Powerful Solutions That Together Drive Product Success


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This is an exciting time, especially if you are part of a product development team or working in the manufacturing sector. With so many digital solutions, automated systems, and apps at your disposal, you can easily manage and launch your product or service from concept to commercialization faster and cheaper than, say 10 years ago. And you can develop your products using more streamlined and agile methodologies.

Whether you are designing complex medical devices, consumer electronics, aerospace and defense applications, or innovative sustainable products—product lifecycle management (PLM) and enterprise resource planning (ERP) solutions will play an important role in getting your products to market.

So how do you decide what systems are needed and when? Do companies need ERP before PLM or vice versa? Can ERP handle the PLM process? Does having both systems provide the best value?

This ebook provides answers to these common questions and shares how ultimately integrating these two systems is the best approach for product design and manufacturing success.

ERP and PLM Information Flow

Research and development (R&D) or early design work normally requires mechanical computer-aided design (MCAD) or electrical computer-aided design (ECAD) software development tools first. As the electrical, mechanical, and software designs get released, they need to be brought together into one system for teams outside of the engineering workgroups to review the complete product (parts, BOMs, approved manufacturers list [AML], engineering changes). This is done within PLM.

When you get into planning and production, you need to pass the released product definition (parts, BOMs, AML) to an ERP system. For many companies, ERP systems might be managed by their contract manufacturers.

Comparing ERP and PLM

In most established manufacturing businesses, PLM and ERP operate synchronously. Once a product has been conceptualized, PLM manages the innovation and product development process while ERP ensures that quality items are manufactured in a timely, cost-controlled way.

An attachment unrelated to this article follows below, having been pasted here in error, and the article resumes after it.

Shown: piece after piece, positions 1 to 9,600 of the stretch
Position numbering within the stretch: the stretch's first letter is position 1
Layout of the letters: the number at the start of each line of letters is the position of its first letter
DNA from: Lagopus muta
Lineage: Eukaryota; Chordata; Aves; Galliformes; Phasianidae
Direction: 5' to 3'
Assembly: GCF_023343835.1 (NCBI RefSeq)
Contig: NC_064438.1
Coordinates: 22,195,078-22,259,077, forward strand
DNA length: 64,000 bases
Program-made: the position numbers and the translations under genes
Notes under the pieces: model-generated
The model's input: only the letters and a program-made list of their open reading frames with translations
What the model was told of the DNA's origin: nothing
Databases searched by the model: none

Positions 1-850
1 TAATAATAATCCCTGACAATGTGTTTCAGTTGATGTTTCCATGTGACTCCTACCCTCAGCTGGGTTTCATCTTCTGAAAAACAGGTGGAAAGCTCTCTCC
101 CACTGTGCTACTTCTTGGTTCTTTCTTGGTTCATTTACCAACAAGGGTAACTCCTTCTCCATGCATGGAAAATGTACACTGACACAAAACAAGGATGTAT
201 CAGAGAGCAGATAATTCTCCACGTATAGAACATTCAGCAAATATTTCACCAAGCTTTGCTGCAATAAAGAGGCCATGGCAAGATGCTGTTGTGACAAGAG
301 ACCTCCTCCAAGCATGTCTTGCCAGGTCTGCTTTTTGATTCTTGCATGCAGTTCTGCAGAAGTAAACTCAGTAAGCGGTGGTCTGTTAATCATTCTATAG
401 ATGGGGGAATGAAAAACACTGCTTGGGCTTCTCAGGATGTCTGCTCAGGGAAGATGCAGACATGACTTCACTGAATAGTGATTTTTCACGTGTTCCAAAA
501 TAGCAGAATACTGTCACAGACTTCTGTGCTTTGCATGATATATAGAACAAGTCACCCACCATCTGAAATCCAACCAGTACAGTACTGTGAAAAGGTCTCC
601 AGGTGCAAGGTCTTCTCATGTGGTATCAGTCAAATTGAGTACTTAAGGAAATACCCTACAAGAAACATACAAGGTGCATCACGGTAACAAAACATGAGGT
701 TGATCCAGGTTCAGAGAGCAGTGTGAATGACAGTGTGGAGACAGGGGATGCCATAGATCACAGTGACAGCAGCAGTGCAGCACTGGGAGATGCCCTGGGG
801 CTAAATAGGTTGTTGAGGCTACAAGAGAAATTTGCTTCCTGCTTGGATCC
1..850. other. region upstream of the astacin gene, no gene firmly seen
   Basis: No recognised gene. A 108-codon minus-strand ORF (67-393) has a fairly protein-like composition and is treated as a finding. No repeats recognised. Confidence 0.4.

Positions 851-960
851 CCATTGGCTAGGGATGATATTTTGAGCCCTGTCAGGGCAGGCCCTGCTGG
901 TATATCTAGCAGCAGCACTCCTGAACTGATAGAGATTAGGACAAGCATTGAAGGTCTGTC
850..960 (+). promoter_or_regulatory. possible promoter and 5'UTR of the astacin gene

One of the major contrasts between the two solutions is PLM primarily enables collaboration around the ideation and specification of a product whereas ERP is concerned with material flow, including inventory management, production scheduling, and logistics. Engineers, product designers, operations, and quality typically utilize PLM while manufacturing operations and purchasing use ERP.

PLM is more involved in the innovation and design processes and is the trusted source for product record information. In the manufacturing and supply stages, ERP aids in the management of quality, efficiency, and cost control. This means that PLM focuses on the management of product components, engineering changes, compliance, and required documentation.

The overlap is the BOM, item master, and approved vendors list (AVL). PLM is used to create and manage changes to them. ERP uses the released BOM, item master, and AVL from PLM to plan and manufacture the product. The capabilities of one solution cannot be replaced by the capabilities of the other.

For an efficient product development process in PLM, having real-time access to supply chain information, including component cost and lead time from ERP, is critical. For accurate planning, ERP needs complete and accurate product information from PLM.

Using ERP for “PLM”

Running a company primarily on an ERP solution will result in a manufacturing process gap. Companies that rely only on ERP frequently struggle to organize one of the most critical aspects of their operations: the product record. An inaccurate or incomplete BOM can result in costly scrap, rework, and launch delays.

Most ERP solutions lack effective collaboration and engineering change management capabilities and are not conducive to departmental cooperation around the product record because they are built to read the BOM for transactional purposes alone. Understanding which changes have occurred and when they went into effect requires change history documentation. To manage design modifications and cooperate around product information, engineering organizations also require precise change history records.

A business that deploys an ERP solution without a complementary PLM solution runs the risk of mismanaging product modifications and performing inaccurate financial planning. Using less sophisticated solutions to manage BOMs and engineering changes, such as spreadsheets, puts a company at risk of costly mistakes.

How ERP and PLM Differ

Comparison of features and functionality